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A kickstand is a device on a bicycle or motorcycle that allows the bike to be kept upright without leaning against another object or the aid of a person. A kickstand is usually a piece of metal that flips down from the frame and makes contact with the ground. It is generally located in the middle of the bike or towards the rear.


Side standEdit

A side stand style kickstand is a single leg that simply flips out to one side, usually the non-drive side, and the bike then leans against it. Side stands can be mounted to the chain stays right behind the bottom bracket or to a chain and seat stay near the rear hub. Side stands mounted right behind the bottom bracket can be bolted on, either clamping the chain stays, or to the bracket between them, or welded into place as an integral part of the frame.

Center standEdit

A center stand kickstand is a pair of legs or a bracket that flips straight down and lifts the rear wheel off the ground when in use. Center stands can be mounted to the chain stays right behind the bottom bracket or to the rear dropouts. Many motorcycles feature center stands in addition to side stands. The center stand is advantageous because it takes most of the motorcycle's weight off its tires for long-term parking, and it allows the user to perform maintenance such as chain adjustments without the need for an external stand. Center stands are found on most "standard" and "touring" motorcycles, but are omitted on most high-performance sportbikes to save weight and increase ground clearance.

Flick standEdit

While not strictly a kickstand, a flick stand is a small bracket that flips down from the down tube and engages the front tire to prevent the front end from steering and thus enabling the bike to be safely leaned against an object without danger of the front end turning and the bike subsequently falling to the ground.



Kickstands can be made of steel or cast aluminum.

There may be a rubber cap on the end.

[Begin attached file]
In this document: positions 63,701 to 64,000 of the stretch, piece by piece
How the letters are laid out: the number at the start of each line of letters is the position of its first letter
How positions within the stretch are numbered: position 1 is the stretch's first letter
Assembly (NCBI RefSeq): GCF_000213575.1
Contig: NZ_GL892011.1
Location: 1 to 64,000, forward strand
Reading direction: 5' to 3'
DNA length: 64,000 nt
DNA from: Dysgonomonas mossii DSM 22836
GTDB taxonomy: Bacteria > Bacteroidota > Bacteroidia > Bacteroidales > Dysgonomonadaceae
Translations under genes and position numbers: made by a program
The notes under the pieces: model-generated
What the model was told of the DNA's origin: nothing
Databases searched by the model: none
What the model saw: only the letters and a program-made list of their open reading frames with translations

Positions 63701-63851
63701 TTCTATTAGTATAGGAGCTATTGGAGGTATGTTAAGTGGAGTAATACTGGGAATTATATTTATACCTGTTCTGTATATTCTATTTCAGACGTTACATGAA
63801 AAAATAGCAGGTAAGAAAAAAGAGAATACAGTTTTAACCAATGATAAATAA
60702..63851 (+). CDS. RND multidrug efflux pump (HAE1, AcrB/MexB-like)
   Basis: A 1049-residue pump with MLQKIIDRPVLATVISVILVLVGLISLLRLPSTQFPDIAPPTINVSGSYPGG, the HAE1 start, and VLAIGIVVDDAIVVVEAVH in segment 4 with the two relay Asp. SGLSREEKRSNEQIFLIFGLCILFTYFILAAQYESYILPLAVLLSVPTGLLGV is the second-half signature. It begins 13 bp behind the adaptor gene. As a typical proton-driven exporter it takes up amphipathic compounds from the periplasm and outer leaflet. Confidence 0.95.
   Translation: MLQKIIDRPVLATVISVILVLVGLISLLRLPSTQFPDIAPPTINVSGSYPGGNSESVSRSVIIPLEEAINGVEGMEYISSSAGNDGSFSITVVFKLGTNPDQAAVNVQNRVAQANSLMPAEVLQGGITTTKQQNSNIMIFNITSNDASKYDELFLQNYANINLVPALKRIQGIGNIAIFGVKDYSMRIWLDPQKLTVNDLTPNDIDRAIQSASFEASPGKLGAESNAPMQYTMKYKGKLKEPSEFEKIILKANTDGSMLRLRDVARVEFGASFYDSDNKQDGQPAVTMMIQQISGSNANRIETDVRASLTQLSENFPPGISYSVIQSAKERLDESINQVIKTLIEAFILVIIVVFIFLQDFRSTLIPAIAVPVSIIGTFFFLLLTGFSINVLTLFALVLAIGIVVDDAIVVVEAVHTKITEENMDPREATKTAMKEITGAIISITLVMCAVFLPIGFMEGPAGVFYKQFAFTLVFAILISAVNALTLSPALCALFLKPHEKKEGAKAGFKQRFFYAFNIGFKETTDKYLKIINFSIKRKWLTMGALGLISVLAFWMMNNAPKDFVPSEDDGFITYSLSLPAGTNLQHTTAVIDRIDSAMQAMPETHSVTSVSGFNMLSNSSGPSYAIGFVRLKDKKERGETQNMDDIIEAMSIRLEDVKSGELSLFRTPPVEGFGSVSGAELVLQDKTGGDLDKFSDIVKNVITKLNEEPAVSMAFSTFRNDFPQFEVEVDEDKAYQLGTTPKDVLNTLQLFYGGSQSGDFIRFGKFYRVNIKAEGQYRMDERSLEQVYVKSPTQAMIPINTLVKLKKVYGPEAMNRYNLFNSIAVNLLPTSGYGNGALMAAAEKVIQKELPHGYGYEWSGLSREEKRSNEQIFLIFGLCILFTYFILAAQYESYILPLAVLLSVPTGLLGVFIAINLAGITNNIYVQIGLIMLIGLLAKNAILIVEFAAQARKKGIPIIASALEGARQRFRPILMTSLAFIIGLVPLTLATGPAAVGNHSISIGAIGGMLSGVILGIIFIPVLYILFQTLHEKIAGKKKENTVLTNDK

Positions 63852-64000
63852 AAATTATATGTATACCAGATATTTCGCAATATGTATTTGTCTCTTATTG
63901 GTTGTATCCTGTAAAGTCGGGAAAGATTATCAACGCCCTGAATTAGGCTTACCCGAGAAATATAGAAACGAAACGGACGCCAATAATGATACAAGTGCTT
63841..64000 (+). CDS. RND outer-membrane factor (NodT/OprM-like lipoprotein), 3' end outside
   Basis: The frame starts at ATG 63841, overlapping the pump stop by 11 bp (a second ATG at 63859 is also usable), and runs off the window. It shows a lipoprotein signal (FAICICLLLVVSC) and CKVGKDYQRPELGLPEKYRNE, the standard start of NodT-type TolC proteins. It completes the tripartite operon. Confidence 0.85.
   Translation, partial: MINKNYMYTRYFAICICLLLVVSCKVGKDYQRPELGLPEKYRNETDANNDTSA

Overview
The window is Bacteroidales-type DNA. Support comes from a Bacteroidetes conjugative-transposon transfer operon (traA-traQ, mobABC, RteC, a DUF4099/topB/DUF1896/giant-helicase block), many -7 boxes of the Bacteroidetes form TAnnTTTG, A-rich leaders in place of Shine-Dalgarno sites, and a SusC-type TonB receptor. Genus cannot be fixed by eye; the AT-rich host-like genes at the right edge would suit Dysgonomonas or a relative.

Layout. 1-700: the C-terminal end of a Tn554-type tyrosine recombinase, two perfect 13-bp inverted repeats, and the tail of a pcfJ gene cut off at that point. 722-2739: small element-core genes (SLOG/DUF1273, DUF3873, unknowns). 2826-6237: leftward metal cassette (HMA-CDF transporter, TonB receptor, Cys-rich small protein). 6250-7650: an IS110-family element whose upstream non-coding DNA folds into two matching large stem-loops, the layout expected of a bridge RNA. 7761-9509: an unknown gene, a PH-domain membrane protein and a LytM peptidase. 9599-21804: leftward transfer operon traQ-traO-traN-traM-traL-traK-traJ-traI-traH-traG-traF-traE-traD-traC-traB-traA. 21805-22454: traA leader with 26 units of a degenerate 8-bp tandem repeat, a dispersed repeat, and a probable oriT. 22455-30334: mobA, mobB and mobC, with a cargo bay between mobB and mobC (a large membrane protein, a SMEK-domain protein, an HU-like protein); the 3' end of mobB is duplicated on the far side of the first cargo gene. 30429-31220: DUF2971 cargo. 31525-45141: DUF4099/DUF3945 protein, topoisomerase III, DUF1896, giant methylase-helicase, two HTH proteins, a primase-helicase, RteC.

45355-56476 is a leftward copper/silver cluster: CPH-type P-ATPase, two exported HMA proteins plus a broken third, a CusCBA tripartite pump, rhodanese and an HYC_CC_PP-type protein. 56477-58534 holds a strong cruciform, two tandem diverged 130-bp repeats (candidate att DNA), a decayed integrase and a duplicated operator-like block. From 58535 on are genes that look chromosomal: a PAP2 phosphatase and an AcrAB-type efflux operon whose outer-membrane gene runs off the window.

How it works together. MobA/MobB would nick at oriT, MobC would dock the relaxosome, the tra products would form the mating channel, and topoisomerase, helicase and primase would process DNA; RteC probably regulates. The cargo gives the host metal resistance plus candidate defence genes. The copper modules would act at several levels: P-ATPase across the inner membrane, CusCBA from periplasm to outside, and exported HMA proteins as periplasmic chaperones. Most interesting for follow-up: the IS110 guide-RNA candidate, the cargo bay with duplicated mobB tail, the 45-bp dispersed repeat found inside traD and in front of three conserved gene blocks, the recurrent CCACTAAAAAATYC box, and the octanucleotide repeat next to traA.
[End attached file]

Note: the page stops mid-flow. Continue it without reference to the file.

Locking mechanismEdit

Kickstands can lock in place, either up or down, by several means:

  • A spring that is stretched when the kickstand is partway deployed and less stretched when it is stowed or all the way deployed.
  • A detent mechanism, which usually also employs its own spring.

Length and angleEdit

The length and angle of the kickstand, especially a side stand, needs to be appropriate for the bike on which it is mounted. Too long or steep, and the bike does not lean far enough. Too short or shallow, and the bike leans too far. Cast aluminum kickstands can be shortened by cutting the end off. Both aluminum and steel may be bent, but the steel used in most kickstands allows for a great deal more bending before it breaks.


If there is not enough room between the bottom bracket and the rear tire to mount a side stand, the style that mounts near the rear hub may be indicated. If there is an obstruction, such as a rear disk brake, preventing mounting of this type, perhaps a flick stand will suffice.

When mounting a kickstand that clamps to the chain stays behind the bottom bracket, care must be taken not to clamp control cables (shift or brake) that may be routed along the bottom of the chain stays.

A kickstand that mounts by clamping should never be installed on a carbon fiber frame.





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